SBET increased after H2S gas adsorption. The increase in SBET for ZnAc2/ZnO/CAC_OS (T1) was 13% more than that for ZnAc2/ZnO/CAC_OS (T2) compared to ZnAc2/ZnO/CAC_OS (F). Among the exhausted adsorbents, ZnAc2/ZnO/CAC_OS (T1) exhibits a 19.1% decrease in SBET compared with ZnAc2/ZnO/CAC_OS (D1). This phenomenon can be observed in the next adsorption–desorption cycle. Furthermore, the ZnAc2/ZnO/CAC_OS (D1) had an 8.6% reduction in active site, which decreased the SBET values compared with ZnAc2/ZnO/CAC_OS (F) and decreased the pore size by 0.21%. Compared with ZnAc2/ZnO/CAC_OS (F), ZnAc2/ZnO/CAC_OS (D2) and ZnAc2/ZnO/CAC_OS (D3) were diminished by 5.1–5.7%. Hence, the reduction in ZnAc2/ZnO/CAC_OS in three adsorption–desorption cycles was stable and not excessive.
/ZnO/CAC_OS, in particular, is able to maintain a micropore area of 93.7% following a regeneration procedure compared with the micropore of fresh adsorbents, and its reduction in the next 2–3 cycles was negligible. This micropore area was substantial in the H2
S gas adsorption process because it contains active sites that function effectively for effective H2
S adsorption. Furthermore, the amount adsorbed in ZnAc2
/ZnO/CAC_OS pores contributed to the reduction in surface area. Thus, chemical interactions with a reduction in micropore area and physical adsorption influence the H2
S removal capability of the ZnAc2
/ZnO/CAC_OS surface, which resulted in a decrease in pore size. This result is consistent with the findings of Wang et al. [49
], Shi et al. [47
], and De Oliveira et al. [15
], who discovered that the regeneration of this adsorbent is dependent on the micropore area.
After the adsorption–desorption process, a reduction in pore volume makes the chemical adsorption process for H2
S hazardous to the adsorbent [15
]. Chemical adsorption is influenced by a functional group of hydrophilic carbon, surface pH, and the presence of moisture film on the surface of the adsorbent; therefore, the reduction in pore volume can be demonstrated by a number of other characterization methods [15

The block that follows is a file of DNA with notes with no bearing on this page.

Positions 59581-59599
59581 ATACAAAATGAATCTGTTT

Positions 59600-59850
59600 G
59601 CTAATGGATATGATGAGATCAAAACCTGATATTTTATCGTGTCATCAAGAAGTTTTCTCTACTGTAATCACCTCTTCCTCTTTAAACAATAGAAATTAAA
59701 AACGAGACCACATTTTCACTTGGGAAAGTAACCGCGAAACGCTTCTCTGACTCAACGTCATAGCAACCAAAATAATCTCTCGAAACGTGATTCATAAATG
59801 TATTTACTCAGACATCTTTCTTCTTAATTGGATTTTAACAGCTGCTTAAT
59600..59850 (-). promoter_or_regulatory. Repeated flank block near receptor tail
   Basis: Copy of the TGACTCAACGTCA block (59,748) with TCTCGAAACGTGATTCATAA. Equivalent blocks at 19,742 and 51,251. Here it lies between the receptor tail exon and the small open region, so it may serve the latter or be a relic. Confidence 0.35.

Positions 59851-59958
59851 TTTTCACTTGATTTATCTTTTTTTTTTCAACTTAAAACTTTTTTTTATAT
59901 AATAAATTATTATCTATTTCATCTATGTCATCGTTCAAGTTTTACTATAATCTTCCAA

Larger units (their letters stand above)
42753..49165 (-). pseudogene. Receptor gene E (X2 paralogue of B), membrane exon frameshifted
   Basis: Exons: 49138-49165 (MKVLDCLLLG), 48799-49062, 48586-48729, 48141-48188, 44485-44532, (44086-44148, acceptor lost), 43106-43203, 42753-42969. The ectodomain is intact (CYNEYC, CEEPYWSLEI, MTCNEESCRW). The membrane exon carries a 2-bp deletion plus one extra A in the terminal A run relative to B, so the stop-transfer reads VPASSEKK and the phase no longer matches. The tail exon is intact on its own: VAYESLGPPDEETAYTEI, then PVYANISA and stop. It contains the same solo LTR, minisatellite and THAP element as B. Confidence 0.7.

This chemical adsorption can be demonstrated by identifying the functional groups on the surface of the adsorbent using FTIR analysis. The comparison of these functional group pathways is attributable to the H2
S gas adsorption mechanism of two adsorbents: ZnAc2
/ZnO/CAC_DCM (Figure 6
) and ZnAc2
/ZnO/CAC_OS (Figure 7
). Samples were collected at each adsorption (T1, T2, T3) and desorption step (D1, D2 and D3) to identify the functional groups on the surface of the adsorbent.
Few repeating peaks were identified and previously addressed. These peaks correspond to the hydroxyl group (OH), alkene (C–H), and carbonyl groups (C=O). Additionally, the chemical impregnated onto the adsorbent surface with metal oxide materials, such as ZnO, was also discovered at peaks between 1400 and 1600 cm−1
]. The presence of oxygen produced peak differences in the chemical adsorbents of ZnO, NH3
, TEOS, KOH, and TiO2
, showing that functional groups, such as carboxylic acid (O–H), ether (strain C–O–C), hydroxyl (O–H), acid anhydride (RC [=O] OC [=O] R), and the aromatic group (C=C ring) are at the peak wavelengths of 1550–1200 cm−1
The peak detection at 405 cm−1
for the Zn–C bond shows evidence of the interaction between the phase of metal material that was linked with the CAC [54
]. The 470 cm−1
apex corresponds to Zn–O vibration [55
]. Furthermore, the peaks at 418 cm−1
and 1400–1600 cm−1
are reserved for O–H and Zn–O, respectively [51
]. The Zn–O path, however, vanished after the desorption process. After the adsorption procedure, the Zn–S functional group was found on the vibration band at 961 cm−1
]. However, the metal oxide route returns in the FTIR spectrum of the adsorbed substance. This finding demonstrates that the chemical link between the metal atom and atomic oxygen is broken during the desorption process, which is consistent with the earlier EDX research.
The carbon surface’s hydroxyl groups (OH) promote SO2
binding through ion–dipole interactions with COS. Therefore, the activity and selectivity of the concentrated compounds on precursors, such as AC, are remarkably impacted by the presence of functional groups in the oxidation reaction of H2
S catalysts [57
]. The Zn–S vibration band may be seen at 961 cm−1
]. The peak also supports the decryption of the EDX characterization of the sulfur element on the adsorbent, which states that the chemical link between the metal and oxygen atom is changed to the metal and sulfur atoms during the sulfidation process.
Adsorbents that have adsorbed gas under saturated circumstances (T1, T2 and T3) can be found in a variety of functional groups when compared with fresh adsorbents, particularly ZnAc2/ZnO/CAC_DCM (F). H2S gas adsorption exhibits numerous peaks involving sulfur bonds, including sulfate (S=O), sulfur oxide (S=O), and sulfonate (S=O), having peaks of 1415–1380, 1070–1030, and 1372–1335 cm−1, respectively. Peaks for weak aromatic groups with C–H swelling developed along the 2000–1650 cm−1 peak. The wavenumbers for saturated and diabetic adsorbents (D1, D2, and D3) were identical in terms of the functional groups present but differ in terms of wavenumber percentage of intensity. The percentage of intensity for saturated adsorbents was often higher than that for the adsorbed adsorbent.